Are Facebook Ads Scams? How To Spot Fake FB Ad

Mohamed Fouad

Last updated:

As roughly three billion monthly active users make it irresistible for advertisers, scammers also see ripe opportunity. With more marketing budgets shifting to Facebook, brands wonder - are these ads legit or frauds? In this post, we uncover the reality behind Facebook ad scams to help you avoid risks. We define what fake Facebook ads are, red flags to spot them, and – most crucially – best practices to ensure your ads convert. In an era where social platforms blend boundless potential with new vulnerabilities, educating yourself is key. We’ll give today’s marketers the insider knowledge to keep their Facebook ads safe, successful, and scam-free.

Are Facebook Ads scams?

No, Facebook ads themselves are not scams. Facebook provides a legitimate advertising platform used by millions of authentic businesses to reach target audiences. However, as with any major platform, there is potential for abuse. While the majority of Facebook ads come from real companies, some fake or scam ads do unfortunately slip through the cracks.

How to spot fake ads on Facebook?

For example Fake ads on Facebook Specifically, scammers have created fanpages and named them similar to some other famous newspapers or fanpages on social networks to attract attention. If you just look at it, users can be completely confused.

Next, the scammers will run ads on some articles on these fanpages. Those posts often contain information about discounts on products like headphones, watches, or perfume. The article also includes a link for users to fill in information and register to purchase.

However, this is completely fake information. The links attached to the article also lead to fraudulent websites, with interfaces designed to resemble the real website.

To increase credibility, scammers also post many good reviews about the product in the comments section of each article. These are all decoy comments, intended to deceive viewers.

Canon EOS Rebel T7 Camera fake ad

Spotting fake Facebook ads takes some detective work, but there are key red flags to look for. First, examine the ad's images carefully - if they seem blurry, photoshopped, or like cheap stock photos, that's suspicious. Authentic businesses will display crisp, clear shots of the actual product.

Next, check if the language seems "too good to be true" - extreme discounts over 75% off retail prices or guarantees to make quick money should ring alarm bells. No legitimate company can sustain those claims.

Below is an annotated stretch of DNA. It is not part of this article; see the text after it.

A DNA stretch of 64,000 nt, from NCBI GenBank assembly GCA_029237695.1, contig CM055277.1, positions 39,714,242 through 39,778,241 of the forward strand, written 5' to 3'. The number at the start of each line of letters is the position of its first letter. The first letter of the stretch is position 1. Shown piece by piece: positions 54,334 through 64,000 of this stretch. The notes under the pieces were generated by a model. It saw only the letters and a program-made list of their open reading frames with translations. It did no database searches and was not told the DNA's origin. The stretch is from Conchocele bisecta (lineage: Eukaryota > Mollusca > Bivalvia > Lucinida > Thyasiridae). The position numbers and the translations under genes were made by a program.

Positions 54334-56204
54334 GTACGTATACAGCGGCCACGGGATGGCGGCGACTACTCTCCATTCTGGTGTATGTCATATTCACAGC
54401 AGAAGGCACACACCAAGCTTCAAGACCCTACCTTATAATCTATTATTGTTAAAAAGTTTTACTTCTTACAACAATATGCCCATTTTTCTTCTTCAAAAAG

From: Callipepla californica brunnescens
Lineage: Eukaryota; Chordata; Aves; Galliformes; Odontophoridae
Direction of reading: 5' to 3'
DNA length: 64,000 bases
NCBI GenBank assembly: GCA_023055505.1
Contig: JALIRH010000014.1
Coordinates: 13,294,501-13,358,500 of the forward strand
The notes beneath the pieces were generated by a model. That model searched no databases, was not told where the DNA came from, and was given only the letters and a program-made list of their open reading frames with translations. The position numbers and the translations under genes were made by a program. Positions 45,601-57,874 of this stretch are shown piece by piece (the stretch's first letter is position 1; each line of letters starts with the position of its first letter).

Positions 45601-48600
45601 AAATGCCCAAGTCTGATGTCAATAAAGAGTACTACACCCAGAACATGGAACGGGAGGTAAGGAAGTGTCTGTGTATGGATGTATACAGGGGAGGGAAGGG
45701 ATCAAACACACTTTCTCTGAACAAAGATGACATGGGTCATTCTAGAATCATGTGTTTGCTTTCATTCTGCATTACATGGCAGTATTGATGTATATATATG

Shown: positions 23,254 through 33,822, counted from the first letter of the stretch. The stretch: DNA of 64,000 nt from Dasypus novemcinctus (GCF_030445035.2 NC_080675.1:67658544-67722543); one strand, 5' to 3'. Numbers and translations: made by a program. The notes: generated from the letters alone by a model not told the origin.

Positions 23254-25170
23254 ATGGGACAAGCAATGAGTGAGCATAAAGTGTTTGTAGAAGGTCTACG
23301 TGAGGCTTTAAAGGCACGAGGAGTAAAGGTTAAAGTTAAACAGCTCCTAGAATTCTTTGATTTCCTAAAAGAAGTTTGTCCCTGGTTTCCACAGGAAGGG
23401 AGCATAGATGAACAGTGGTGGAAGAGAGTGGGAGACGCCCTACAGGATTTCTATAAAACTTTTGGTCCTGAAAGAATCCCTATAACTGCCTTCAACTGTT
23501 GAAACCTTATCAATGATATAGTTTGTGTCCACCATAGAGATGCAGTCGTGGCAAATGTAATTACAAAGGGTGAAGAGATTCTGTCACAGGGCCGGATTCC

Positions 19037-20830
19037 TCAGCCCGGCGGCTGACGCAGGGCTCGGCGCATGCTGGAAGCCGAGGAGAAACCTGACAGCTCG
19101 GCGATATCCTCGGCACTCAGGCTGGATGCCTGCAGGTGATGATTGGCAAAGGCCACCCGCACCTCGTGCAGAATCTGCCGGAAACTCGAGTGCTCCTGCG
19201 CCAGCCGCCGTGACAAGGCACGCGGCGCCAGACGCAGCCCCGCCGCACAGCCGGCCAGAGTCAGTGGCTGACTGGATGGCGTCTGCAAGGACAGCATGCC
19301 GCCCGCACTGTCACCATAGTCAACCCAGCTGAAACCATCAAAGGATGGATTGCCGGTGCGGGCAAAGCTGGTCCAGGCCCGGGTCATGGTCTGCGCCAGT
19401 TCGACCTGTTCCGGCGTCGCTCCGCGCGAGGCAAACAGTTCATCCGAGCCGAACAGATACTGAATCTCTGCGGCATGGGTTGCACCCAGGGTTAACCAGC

You'll also want to verify the advertiser by copying their website and entering it into the ICANN WhoIs database at This shows who owns that domain. If it's recently registered, traces back to a random individual, or to a country that doesn't match the alleged business - likely a scam site.

Finally, study the payment methods. Fake Facebook ads often claim to accept PayPal but only ask for direct credit card info. Avoiding sites that push users to buy impulsively is also wise.

In summary, investigating images, prices, website ownership, payment methods, and high-pressure tactics can help reveal fraudulent Facebook ads. While Facebook works to catch scams, increased user awareness of warning signs remains key to staying protected.

Why does Facebook allow the scam ads?

In short - money. Facebook makes billions from ads and has mediocre screening. So while it doesn't actively approve fake ads, its verification processes fail to catch many frauds.

Recent data reveals over 30% of Facebook Marketplace listings in the UK seem to be scams, potentially costing users £60 million yearly. The patterns are clear - Facebook only addresses issues after massive public pressure due to profit obsession.

TSB Bank's fraud team discovered telltale scam markers, like directing "buyers" to shady websites, refusing in-person viewings, and demanding advanced fees. Facebook has the resources to catch these patterns but turns a blind eye.

Similarly, advertisers can sneakily dodge safeguards Facebook does have. Scammers are now using advanced tactics like AI-generated profile photos that seem real. Facebook could adapt but has shown time and again growth comes first.

Essentially the platform's sheer scale makes full security impossible. But robust improvements could mitigate harm. Until Facebook substantially upgrades, users and regulators have to force accountability. Allowing unchecked scams poses reputational and legal risks no company can ignore forever.

To wrap up, Facebook ads can help businesses but you need to watch for scams. Rent Ads Agency provides safe access to pro Facebook ad accounts, removing limits and securing your ads from fraud. For simple yet powerful Facebook advertising, contact us.

Mohamed Fouad

Mohamed Fouad is a full-stack web developer and an entrepreneur who's really into advertising. He is the CEO of Rent Ads Agency, a company that helps businesses reach more customers through advertising. He graduated from Stanford University in 2018 and has over 4 years of experience in the tech industry.

Related Articles: